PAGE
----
So, without any planning or thought, I took a knife and chopped it up into pieces, stood back, and this was the result. A big illuminous-green pile of lushness sitting on a galaxy-esque worktop. I liked it, so decided not to do anything more, just clicked.
Now the final image I’d like to share with you might come as a surprise. It is surprising in the way that I don’t like the way it came out and most photographers wouldn’t publish work that they weren’t happy with. However, I am learning, and I think it’s important to highlight your flaws as well as your strengths as there is always room for improvement and it gives you something to compare to in the future. Photography isn’t perfect, it’s subjective. In this image I tried an abstract approach by using a mirror which as you can see, was reflecting the walls and ceiling of my tiny kitchen. The kiwi fuzz sheds like a Labrador, hence all the little white specs and the fruit itself isn’t as sharp as I would like it. Though I like the idea behind the image, I am not in love with it. But trial and error is all part of the fun and who knows, perhaps in the future I’ll nail this shot.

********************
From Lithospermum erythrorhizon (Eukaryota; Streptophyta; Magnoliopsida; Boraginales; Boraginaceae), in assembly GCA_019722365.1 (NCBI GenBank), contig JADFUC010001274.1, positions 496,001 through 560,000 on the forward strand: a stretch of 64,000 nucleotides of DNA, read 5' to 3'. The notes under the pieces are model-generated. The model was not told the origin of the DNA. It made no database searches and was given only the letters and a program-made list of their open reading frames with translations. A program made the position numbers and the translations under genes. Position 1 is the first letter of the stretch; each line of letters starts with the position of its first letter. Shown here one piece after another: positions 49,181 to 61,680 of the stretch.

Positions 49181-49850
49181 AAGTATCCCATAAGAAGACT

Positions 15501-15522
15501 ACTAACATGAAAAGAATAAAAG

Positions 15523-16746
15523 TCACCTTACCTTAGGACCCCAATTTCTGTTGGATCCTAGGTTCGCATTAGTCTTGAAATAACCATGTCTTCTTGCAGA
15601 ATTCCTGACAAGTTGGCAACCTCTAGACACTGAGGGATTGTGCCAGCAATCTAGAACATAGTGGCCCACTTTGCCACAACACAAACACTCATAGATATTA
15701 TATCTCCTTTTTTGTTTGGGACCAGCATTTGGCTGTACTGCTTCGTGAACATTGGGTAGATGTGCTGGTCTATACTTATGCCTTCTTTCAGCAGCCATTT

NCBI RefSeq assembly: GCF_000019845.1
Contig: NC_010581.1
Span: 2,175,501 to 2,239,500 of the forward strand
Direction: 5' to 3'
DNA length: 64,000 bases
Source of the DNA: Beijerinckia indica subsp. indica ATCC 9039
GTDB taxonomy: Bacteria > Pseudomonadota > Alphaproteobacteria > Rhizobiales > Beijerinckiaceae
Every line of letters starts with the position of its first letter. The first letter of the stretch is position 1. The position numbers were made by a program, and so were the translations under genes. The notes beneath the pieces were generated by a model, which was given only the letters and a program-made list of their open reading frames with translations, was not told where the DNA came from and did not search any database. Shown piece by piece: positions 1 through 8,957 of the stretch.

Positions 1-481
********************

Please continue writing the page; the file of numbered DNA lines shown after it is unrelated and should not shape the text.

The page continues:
Although I had originally planned to go out this week, Mother Nature had other plans, and I’m kind of glad she did. I got a chance to do something new, I enjoy taking photographs, but my inspiration usually comes from the great outdoors. I had never considered still life and had lots of fun doing this. I took plenty more photos (but I won’t keep you here all day) and I had ideas for many more. There are infinite ways of shooting an object, and I would encourage you to have a look around your house and see what you can come with.
Side note, a little advice from a novice-photographer. This is a really good way to get to know your camera settings and play around. Kiwis and other objects don’t move, so you can really mess about and find out what works and doesn’t.
Please leave a comment and include your own photos of still life, I’m super interested in seeing what you guys come up with and I’ll share my favourite images.
Have a lovely weekend
& happy snapping,